Big things, small steps

When it was built in 1962, Seattle's Space Needle was the tallest building west of the Mississippi River.

It was in the sixth grade when I realized that I liked big things. Growing up in a relatively small town where grade school was a 10 minute walk from home and the public swimming pool a five minute car ride away, my sense of space and scale was somewhat limited. After all, the tallest building, a department store, was just two stories high.

But that changed when dad and I crossed the state to visit Seattle, city of tall buildings, crowded sidewalks and six lane freeways. I remember standing near the base of the Space Needle and looking up at its top some 600 feet above us.

And so my passion for big was ignited. Monuments like the Pyramids and the Sphinx. And Michelangelo’s statue of David and the Sistine Chapel. Titanic. Howard Hughes’ Spruce Goose. Symphony No. 7 by Gustav Mahler. The Sunday New York Times.

It’s hard to fully comprehend the complexity and scale of these “big things.” Whether it’s monument, a painting, an airplane or a symphony, they share one common factor: each began with a single idea and a single action that began the building process.

Don’t get me wrong, I like “simple”, too. Simple is good because it’s a good place to start. Take last week, for example.

A friend asked if I’d help with a writing project but, frankly, I didn’t know where to begin. I worried about the “tone” it needed to take, and how many pertinent facts needed to be told. Perhaps it was my zeal for “big” that was making too much of this assignment.

So, I did what every writer (or most anyone facing the situation) does, I put a few words down on paper. They weren’t the right words, but that didn’t matter. What mattered was that they were a start from which the right words emerged after only a few minutes. Five paragraphs later, followed by some fact checking and polishing, and it was done! A brief email sent the project on its way.

Brings to mind the nearly cliché quote about a journey of a thousand miles beginning with one step. It is true. If you want to make a change of any size, you have to take a step of any size.

Recently, I’ve been using this idea to gain a greater sense of personal peace. Admittedly, they’re small steps like listening more and talking less. Or showing more patience and trying to make more people “right” than “wrong.” Or encouraging others in what they’re doing.

Will this usher in world peace? No. Will it help? At some level, yes.

For me, peace is a “one gal, one guy at a time” effort. And each day is the day to wage it.

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Following intense rehab, snowboarder Kevin Pearce returns home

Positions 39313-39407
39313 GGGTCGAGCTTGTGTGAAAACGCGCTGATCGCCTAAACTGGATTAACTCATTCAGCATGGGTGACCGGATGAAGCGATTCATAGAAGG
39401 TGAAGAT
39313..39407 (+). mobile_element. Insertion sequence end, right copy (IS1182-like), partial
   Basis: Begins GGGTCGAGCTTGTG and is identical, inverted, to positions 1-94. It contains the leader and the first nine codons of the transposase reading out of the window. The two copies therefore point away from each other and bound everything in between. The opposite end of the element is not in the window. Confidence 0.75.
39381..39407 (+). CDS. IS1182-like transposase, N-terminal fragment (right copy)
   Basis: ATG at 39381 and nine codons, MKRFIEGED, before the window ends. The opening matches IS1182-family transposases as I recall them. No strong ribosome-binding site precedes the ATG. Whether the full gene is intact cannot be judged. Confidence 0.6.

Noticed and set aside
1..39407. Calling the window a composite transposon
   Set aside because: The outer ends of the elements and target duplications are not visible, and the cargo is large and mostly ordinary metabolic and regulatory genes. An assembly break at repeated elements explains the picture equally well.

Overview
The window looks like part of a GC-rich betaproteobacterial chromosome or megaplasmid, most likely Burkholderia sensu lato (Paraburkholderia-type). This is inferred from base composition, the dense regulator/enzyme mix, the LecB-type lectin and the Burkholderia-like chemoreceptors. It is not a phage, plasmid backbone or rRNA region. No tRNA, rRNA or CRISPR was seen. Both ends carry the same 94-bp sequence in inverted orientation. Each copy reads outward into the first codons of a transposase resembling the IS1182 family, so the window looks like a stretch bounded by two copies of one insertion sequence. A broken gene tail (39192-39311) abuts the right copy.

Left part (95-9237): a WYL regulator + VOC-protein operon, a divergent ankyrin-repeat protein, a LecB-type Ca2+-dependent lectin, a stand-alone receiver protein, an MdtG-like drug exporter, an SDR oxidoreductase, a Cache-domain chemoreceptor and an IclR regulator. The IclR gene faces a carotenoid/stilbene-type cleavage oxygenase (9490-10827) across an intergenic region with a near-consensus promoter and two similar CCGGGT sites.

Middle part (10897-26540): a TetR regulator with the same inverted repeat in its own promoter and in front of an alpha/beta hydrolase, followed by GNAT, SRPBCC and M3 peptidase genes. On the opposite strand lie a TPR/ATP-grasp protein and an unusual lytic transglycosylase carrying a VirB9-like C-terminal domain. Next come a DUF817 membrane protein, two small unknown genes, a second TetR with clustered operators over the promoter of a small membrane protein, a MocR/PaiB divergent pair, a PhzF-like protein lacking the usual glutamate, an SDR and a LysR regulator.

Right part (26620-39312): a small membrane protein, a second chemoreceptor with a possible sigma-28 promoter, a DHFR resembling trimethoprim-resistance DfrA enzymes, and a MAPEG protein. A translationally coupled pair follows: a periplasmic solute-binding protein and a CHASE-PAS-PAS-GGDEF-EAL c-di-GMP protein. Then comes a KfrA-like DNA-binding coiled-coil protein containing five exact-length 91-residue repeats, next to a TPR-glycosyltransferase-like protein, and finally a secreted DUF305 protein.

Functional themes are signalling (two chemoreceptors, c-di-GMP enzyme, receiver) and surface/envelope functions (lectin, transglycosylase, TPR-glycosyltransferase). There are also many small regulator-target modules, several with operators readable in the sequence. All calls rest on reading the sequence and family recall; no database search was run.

After four months of intense rehab following a near-fatal snowboarding accident, Kevin Pearce returned to his family’s Norwich, VT home last week. Although hopes for an Olympic metal were dashed, for him, being home with his family was a golden moment that gave him a new perspective on his young life.

You can read a New York Times account here and watch NBC Nightly News coverage here. An ItsJakesWorld post from February 27, 2010 is here.

Love as a verb

I spent much of this morning finding and listening to music about home, love, peace, and compassion. And on the way, I ran across a video called “Beautiful Earth” celebrating Earth Hour in the United Kingdom. Blake, the British musical group whose music you hear in the video, is loosely called a “boy band” although that hardly represents the vocal talents of this gifted vocal quartet who named themselves after William Blake, the poet and writer.

All this was sort of a mellow prelude for an after-lunch trip to the fish market and a local retailer that features close-out merchandise. A Saturday afternoon distraction of sorts.

I was unprepared for what would happen, an important lesson about living love, not just thinking about it.

After a quick visit to a nearby pet store to look at cats and dogs up for adoption, I headed to the real destination. Inside, in the bedding section, was a mother and her 22-year-old son who appeared to be a significantly challenged special needs child. He was hunched over and stared vacantly at the collection of colored sheets somewhat neatly stacked on the table.

As I walked over, I found myself uncomfortable being there, even wondering if it was safe. I walked down a different aisle to avoid him. A few minutes later, when I returned to an area just a few feet from him, I felt a certain eerie-ness. I turned. It was the young man, his head pointed away, but his right eye fixed intently on me.

I felt strange, “weirded out,” as some would say.

And then, in what had to be just a split second, I wondered how many others—like me—judged him with their eyes while avoiding our hearts. The feeling of eerie left.

I turned, looked directly at him, smiled and said, “Hi, how are you.” In a clear, strong voice he replied, “I’m fine. Are you okay?”

We had a 30-second conversation about what he was buying with his mother. “Sheets,” he told me saying that he really didn’t understand this “thread count” thing. We laughed.

And then the conversation ended but not before he looked at me and said, “Thank you for talking to me.”

As I watched him disappear down the aisle to join his mom, my eyes filled with tears.

I was embarrassed by my selfishness and all-too-quick judgment. But at the same time, I found myself being grateful for a moment in which love became an action and not just a thought.

High above this overcrowded place
A distant blackbird flies through space
And all he does is search for love.
Love is all that matters in the end…

Love is the oldest secret of the universe
Warm as the touch of two innocent lovers
When they discover that
Love is what we ever really know.

A past and future come and go
Because they do, Love stays with you…

Celebration” by Paul McCartney